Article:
You will want to put your piece of embroidery back into the hoop so that the fabric is nice and taut if you are going to use a seam ripper, as otherwise, it can be difficult to get the tension that you need to tear through multiple threads quickly. Seam rippers generally have a tip that is shaped like a U, and the inside of the U is incredibly sharp.

You will be able to slide the tip of the seam ripper under any stitches that you want to remove and then simply lift it up at an angle from your work to rip through the threads. As long as the blade is nice and sharp it will quickly tear through your threads.

Laying Tool

That Purple Thang- by Little Foot on white background.

Source: Amazon

If you are going to be laying multiple threads near each other and want to make sure that they are flat and smooth, then you need to invest in a laying tool. These tools can be made from a number of different materials, including glass, plastic, bone, wood, and metal. They are very thin and long tools that look similar to an awl.

This tool is used at the same time as a needle is and is used to hold the thread close to the fabric and to keep them spread apart and flat so that you can control how they look when the stitch is tightened. With a little practice, you will be able to control your stitches and ensure that they look full.

Tweezers

Hand holding a tweezers on white background.

It can be very difficult to remove some stitches even when you have cut the treads, as you don’t want to make a mistake and pull the wrong piece of thread. Tweezers make this task very easy and will allow you to remove single threads at once without worrying about damaging your work.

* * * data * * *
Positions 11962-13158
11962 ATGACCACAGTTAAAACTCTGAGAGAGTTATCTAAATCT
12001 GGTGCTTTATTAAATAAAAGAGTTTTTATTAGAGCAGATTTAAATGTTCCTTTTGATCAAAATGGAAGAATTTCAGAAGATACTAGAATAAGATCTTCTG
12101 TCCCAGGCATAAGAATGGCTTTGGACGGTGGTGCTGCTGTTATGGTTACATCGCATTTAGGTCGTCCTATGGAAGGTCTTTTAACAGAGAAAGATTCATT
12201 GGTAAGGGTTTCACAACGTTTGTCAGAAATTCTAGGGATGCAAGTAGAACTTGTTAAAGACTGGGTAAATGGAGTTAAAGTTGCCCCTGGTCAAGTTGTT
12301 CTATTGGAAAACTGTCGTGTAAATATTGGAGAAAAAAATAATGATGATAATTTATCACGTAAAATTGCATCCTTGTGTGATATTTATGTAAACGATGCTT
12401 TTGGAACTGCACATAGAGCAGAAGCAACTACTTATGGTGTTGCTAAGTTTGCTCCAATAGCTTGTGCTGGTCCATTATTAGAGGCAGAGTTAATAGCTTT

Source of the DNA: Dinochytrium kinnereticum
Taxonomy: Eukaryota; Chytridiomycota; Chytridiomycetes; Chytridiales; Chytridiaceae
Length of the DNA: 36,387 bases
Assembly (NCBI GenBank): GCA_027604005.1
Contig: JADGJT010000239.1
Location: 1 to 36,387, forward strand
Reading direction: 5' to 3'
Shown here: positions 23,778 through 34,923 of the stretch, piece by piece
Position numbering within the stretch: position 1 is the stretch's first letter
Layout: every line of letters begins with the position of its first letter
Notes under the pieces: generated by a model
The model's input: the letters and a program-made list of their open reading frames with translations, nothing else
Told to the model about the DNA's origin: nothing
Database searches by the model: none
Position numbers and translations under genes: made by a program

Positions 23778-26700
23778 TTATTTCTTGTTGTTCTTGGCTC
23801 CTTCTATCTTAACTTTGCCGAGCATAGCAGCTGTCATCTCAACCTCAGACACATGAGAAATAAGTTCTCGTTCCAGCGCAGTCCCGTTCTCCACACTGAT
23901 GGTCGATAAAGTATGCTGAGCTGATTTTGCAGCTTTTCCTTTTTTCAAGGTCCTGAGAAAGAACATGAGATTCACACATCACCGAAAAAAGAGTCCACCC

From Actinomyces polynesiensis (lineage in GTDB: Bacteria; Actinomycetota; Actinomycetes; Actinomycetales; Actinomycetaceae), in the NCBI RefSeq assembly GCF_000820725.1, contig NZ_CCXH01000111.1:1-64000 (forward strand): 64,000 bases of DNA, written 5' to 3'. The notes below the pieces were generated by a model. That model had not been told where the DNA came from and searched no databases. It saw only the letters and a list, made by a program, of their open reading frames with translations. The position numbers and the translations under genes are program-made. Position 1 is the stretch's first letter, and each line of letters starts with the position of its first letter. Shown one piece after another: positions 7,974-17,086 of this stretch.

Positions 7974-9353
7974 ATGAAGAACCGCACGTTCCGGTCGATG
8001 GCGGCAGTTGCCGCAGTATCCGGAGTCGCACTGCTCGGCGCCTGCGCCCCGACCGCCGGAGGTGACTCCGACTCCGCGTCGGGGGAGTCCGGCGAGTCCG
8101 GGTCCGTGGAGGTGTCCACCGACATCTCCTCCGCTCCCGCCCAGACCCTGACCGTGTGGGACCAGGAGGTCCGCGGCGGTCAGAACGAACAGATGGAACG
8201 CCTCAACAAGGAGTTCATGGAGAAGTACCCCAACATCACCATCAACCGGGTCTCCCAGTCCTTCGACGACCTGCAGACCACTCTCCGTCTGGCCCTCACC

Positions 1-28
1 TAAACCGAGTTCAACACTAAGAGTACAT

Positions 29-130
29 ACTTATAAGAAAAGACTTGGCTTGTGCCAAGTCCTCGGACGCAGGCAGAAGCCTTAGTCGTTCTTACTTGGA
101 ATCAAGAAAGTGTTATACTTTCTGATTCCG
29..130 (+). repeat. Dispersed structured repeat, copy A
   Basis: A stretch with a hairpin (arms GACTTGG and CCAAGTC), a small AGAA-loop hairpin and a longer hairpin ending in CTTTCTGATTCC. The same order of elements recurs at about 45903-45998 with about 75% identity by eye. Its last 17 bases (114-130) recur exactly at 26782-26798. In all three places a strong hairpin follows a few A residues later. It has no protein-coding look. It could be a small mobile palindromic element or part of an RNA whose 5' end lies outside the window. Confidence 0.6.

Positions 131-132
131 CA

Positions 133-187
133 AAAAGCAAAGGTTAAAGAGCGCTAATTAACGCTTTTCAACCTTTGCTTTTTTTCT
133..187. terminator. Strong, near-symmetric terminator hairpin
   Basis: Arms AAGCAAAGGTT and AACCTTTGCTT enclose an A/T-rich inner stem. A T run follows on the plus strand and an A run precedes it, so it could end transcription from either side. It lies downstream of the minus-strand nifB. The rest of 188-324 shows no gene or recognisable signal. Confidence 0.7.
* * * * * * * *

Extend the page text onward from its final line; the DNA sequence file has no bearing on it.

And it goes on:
Additionally, if you are going to add sequins or crystals to your embroidery, then you can use tweezers to pick them up with greater control and precision. Look for ones with flat ends if you want to be able to handle and control beads, while ones with angled ends are significantly better for removing cut threads with precision.

Embroidery Eraser

Peggy's Stitch Eraser 3 - The Original Stitch and Embroidery Removal Tool on white background.

Source: Amazon

This electric tool looks a lot like a pair of clippers and is used in much the same way. If you want to remove large areas of your embroidery or even to start over completely, then you can use this tool to cut through all of your threads at once.

Working from the back of your embroidery, turn on the eraser and run the cutting edge gently over your fabric. It will cut through the threads, allowing you to remove them without having to worry about how you will cut each individual thread.